User experience design teams should not overlook content strategy and web writing in the product design lifecycle. Like Bill Gates once said, content is still king.
Some of us are wordy – we like to get our point across, but we do it in too many paragraphs. Sometimes this translates to wordy websites. Maybe you’ll read everything you wrote, but chances are, your users will not.
Maybe it’s an application, mobile or web, with confusing headers, buttons and calls to action. Maybe it’s a site with too much body text or technical language.
Either way, written content plays a key role in how your product will fare with users. Just like at an airport, signage is important. Too many arrows pointing in different directions don’t help users find their baggage. They need to read clear and concise copy along with those directions. It’s the same with applications and websites. The right written content–whether an article, button, navigation menu or call to action–can inform your users just as much as a beautiful visual design, and make for a better customer experience.
What happens when UX teams don’t focus on content?
- Teams will never know the true purpose of a website or app without auditing all of the written content to determine the audience or user base it’s useful for. This will pose UX design challenges down the road when designing for customers.
- Designing prototypes without the writing in mind will create the necessity for more iterations down the road – potentially wasting time and money.
- Maybe you’ll have a nice looking user interface, but in usability tests, no one can understand what that button is trying to get them to do. Maybe the text is too long or too vague. Now you’ve just wasted a usability testing session when you should have audited the content BEFORE your new design.
This advice isn’t just for websites. Applications that have lots of features like sorting, pulling and organizing data, need the right written calls to action, headers and menu names to make sure that even unspecialized or new customers can navigate with ease. Because who wants expensive and time consuming training videos for an app that should be easy to grasp from the get go?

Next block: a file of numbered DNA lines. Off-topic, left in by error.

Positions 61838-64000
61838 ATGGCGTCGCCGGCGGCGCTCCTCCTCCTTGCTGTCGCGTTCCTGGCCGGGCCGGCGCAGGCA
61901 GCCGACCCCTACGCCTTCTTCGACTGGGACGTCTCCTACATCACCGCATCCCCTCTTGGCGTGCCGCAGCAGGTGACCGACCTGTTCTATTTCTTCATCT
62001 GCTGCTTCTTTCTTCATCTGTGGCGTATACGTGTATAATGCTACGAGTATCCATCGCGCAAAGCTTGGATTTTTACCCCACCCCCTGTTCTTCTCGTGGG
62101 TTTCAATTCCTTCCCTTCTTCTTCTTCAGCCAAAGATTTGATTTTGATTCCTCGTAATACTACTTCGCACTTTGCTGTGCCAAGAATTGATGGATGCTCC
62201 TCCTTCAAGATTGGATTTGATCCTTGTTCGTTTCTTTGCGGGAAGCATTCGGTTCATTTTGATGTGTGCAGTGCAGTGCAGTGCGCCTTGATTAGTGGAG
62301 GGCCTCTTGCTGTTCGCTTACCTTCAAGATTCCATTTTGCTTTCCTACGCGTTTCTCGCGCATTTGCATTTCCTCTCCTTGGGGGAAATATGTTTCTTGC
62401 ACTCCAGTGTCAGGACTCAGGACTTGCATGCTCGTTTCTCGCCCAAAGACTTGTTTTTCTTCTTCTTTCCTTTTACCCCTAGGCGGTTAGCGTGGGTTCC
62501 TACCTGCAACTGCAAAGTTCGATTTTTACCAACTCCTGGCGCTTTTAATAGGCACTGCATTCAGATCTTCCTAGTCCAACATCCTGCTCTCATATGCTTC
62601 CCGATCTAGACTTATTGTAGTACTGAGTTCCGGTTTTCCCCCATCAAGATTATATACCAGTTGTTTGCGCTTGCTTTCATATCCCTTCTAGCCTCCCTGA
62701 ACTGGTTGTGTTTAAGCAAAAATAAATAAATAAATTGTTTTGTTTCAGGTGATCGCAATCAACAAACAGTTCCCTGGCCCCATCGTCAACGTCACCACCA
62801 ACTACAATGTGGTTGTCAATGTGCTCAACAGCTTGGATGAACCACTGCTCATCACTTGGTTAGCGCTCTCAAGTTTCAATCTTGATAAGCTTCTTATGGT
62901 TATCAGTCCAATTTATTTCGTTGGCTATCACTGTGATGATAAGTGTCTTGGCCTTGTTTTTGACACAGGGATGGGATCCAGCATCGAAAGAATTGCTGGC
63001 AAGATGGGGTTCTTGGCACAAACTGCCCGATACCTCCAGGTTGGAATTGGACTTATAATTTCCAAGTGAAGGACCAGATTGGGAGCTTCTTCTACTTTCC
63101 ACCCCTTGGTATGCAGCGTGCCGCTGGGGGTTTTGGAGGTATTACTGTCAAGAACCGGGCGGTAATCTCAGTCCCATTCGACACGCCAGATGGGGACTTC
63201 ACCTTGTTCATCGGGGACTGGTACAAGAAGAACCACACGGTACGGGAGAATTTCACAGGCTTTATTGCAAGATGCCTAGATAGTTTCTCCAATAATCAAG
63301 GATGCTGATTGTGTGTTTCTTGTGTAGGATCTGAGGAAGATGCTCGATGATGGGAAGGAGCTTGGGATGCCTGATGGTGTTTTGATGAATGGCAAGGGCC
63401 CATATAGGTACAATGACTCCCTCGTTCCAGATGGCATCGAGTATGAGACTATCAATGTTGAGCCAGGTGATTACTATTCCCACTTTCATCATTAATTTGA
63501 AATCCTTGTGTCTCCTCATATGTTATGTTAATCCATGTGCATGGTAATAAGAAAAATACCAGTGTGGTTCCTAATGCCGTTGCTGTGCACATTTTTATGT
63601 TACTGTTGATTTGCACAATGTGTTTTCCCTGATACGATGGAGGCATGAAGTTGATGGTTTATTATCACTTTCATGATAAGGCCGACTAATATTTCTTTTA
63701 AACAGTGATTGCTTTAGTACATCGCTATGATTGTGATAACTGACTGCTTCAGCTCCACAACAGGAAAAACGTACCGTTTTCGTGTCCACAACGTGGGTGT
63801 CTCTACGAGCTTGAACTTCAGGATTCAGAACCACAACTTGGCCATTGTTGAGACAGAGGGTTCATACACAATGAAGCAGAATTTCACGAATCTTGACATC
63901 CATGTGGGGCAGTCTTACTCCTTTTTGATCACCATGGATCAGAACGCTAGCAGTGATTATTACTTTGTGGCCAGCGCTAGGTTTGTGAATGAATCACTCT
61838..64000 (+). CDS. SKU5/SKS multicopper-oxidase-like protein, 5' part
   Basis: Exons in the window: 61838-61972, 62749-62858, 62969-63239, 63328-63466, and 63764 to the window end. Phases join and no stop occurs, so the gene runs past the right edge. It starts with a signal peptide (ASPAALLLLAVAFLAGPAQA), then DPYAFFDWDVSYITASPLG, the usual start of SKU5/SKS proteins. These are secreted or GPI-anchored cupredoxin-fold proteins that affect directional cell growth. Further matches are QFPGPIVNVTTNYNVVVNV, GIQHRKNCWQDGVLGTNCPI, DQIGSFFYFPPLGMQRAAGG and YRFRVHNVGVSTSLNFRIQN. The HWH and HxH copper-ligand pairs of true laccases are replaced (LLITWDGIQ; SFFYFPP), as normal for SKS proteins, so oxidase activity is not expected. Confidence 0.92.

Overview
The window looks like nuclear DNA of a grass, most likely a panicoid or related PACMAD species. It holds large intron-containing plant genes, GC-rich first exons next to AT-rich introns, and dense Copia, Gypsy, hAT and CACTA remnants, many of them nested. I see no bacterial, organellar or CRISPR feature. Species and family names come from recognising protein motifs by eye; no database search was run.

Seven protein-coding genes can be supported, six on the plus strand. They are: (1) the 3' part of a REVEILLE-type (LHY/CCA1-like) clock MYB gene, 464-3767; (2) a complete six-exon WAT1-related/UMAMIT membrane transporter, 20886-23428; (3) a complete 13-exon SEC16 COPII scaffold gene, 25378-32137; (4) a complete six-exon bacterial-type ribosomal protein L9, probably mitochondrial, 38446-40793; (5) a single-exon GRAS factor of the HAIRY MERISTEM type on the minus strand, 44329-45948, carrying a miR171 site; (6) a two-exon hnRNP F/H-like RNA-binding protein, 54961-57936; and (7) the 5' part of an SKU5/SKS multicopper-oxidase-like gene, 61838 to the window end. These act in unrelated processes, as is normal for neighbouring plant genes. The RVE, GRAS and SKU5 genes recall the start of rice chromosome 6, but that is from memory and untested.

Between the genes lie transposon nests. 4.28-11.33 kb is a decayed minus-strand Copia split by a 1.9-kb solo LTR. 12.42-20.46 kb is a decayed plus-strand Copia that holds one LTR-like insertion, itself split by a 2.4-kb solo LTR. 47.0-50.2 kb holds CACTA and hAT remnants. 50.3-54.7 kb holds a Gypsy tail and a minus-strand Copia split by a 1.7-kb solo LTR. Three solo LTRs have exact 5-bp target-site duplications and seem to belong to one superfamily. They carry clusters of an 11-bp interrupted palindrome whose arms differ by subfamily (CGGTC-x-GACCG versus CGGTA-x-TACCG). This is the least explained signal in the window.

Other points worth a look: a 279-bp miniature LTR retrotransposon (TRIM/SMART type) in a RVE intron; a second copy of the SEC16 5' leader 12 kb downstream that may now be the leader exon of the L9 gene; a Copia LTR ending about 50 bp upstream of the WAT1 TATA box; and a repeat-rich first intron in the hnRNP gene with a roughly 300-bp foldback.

These are some ways you can incorporate content strategy principles into your product:
- Ask questions such as: Are the navigation labels really useful for my user base? Do users have to hunt or search to find important functions/pages/tasks?
- Make sure that content is written in a concise, descriptive and eye-manner. Remember that written content can be on buttons, images, text pages, links and much more. It helps, especially with large websites, to do a content audit and figure out generally where your content is lacking.
- Seeking the talent of dedicated information architects and content strategists is a must for any UX team that deals with websites (which might be thousands of pages) or where there is a wealth of content and useful information that isn’t organized properly.
- Even if your product is small and you don’t have dedicated content strategists, get your UX team familiar with these concepts to figure out how your content strategy plays a role in overall design.
Abdul has helped over 40 Fortune 500 companies make informed user-centered design decisions through evidence-based user research and UX best practices. As an Adjunct Professor, Abdul has taught in DePaul University’s graduate UX programs and for nine other universities.